The inclusive spirit of the MELT Festival and its celebration of queer diversity is reflected by the variety of artistic forms in the line-up.
The MELT programme, running until Sunday, May 27, proves that ‘queer art’ is no longer simply a shorthand for presenting the tortured soul of the white gay man onstage. ‘Queerness’ at MELT explores and mirrors back the reality of diversity in the experiences, interests, personalities and sex lives of those identifying as queer.
While ‘something for everyone’ may be impossible, the range of MELT’s programming comes close, offering a celebratory, welcoming, and fun platform to attract as widespread an audience as possible. More important still, the eclecticism of form and style in the line-up ensures that anyone attending will learn something new about the lived experience of other people.
For the traditionalists though, there is still plenty to enjoy. Bare (pictured above), a rock opera/musical about the repression of same-sex love in a Catholic High School setting may seem old-hat with its white-teenage-boy-struggle-story, the musical form, and it being literally nearly 20 years old – but the appetite for a revival is poignant.
With 22-year old musical Rent playing elsewhere in Brisbane this month, and the suicide of a 13-year old boy bullied for being gay in North Brisbane only 18 months ago, perhaps the age of marriage equality and “This Is Me” is less accepting than we’d hope. Bare may be an apt programming choice.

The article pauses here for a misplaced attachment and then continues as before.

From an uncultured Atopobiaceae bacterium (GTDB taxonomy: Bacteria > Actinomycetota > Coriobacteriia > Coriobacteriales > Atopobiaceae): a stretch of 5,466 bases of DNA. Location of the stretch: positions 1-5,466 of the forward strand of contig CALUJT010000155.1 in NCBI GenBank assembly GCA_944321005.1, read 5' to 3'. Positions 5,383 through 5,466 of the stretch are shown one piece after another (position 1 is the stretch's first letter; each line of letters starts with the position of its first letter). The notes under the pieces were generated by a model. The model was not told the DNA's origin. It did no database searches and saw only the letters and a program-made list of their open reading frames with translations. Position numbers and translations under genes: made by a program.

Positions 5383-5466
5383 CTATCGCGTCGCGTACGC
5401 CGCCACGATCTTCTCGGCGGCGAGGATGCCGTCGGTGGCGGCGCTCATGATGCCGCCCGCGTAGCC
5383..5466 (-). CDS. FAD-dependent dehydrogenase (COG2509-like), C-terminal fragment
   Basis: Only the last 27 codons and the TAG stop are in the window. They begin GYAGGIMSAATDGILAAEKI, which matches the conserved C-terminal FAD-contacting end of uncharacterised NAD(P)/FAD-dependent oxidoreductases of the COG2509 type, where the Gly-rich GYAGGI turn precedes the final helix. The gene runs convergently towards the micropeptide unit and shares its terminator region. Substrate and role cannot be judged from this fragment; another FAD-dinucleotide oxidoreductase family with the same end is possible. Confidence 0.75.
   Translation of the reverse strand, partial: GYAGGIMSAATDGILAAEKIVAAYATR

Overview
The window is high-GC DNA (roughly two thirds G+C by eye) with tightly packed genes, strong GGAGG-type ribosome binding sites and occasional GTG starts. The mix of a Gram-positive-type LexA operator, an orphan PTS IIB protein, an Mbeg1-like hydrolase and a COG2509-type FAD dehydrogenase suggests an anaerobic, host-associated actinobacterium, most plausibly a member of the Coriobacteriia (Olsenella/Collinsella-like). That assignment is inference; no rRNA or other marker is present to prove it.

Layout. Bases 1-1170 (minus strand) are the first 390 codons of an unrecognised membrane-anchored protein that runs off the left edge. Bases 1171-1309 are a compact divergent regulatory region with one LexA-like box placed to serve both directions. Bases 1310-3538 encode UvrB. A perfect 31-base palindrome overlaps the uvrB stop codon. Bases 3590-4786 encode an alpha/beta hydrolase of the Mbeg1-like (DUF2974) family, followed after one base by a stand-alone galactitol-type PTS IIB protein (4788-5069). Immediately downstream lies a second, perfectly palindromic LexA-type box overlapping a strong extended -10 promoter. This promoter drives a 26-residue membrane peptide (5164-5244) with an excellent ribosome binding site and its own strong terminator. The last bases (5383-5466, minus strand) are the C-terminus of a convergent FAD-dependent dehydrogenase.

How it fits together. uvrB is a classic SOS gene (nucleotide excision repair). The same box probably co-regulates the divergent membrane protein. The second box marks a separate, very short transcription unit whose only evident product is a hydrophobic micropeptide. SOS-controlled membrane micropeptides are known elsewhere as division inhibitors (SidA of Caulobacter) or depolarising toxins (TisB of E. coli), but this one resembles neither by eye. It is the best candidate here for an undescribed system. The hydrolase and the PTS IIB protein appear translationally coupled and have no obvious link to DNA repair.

Queer history clashing into queer present also thematically informs Resident Alien, where Paul Capsis channels Quentin Crisp for a night of one-man insight.
An intriguing premise, as real-life actor and writer Crisp described homosexuality as a ‘terrible disease’, claimed that ‘the world would be a better place without homosexuals’ and even suggested that if a foetus could be identified as predisposed to being gay, it should be aborted.
A man of contradictions, this is in spite of Crisp’s visible homosexuality as ‘for sale’ to a 1970s pop culture market – although he may have been jealous of the advocacy movement toppling his ‘only gay in the village’ celebrity status.
I’d see this show as a fascinating insight of another time and mindset entirely, one in living memory for some but that a new generation must understand to understand ourselves and our progress. Hopefully, this production fully explores the complexity of Crisp rather than glorifying him, as it’s important that we don’t unnecessarily eulogise all our late queer icons as queer heroes.
The practice of combining tribute with ‘channeling’ our icons is now a theatrical trend, from local Naomi Price as Adele, to Tracie Bennett’s Tony-nominated performance as Judy Garland, to Audra McDonald finally making Lady Day at Emerson’s Bar & Grill a major success as Billie Holiday.
But in Like Mariah, Josh Daveta claims to ‘resurrect the career’ of Mariah Carey, that ‘the spirit of [her] presence will be made known and manifest’. So…Is he playing Mariah? Mocking Mariah? Lip-syncing to Mariah? Still unsure, I’m curious enough to buy a ticket and find out!
If the appetite for single-performer shows isn’t sated, Share My Blankets and Measure of a Man both track the sexual experiences and anxieties of their artists (Aly and Gavin Roach). The introspective ‘alternative sex life’ monologue may need more than getting naked on stage (Roach) to translate into ticket sales, but on the other hand, he trained 2 hours at the gym and did 60 squats daily to be ready, so that may help! Aly, meanwhile, has a live 2-piece band and original music to support her.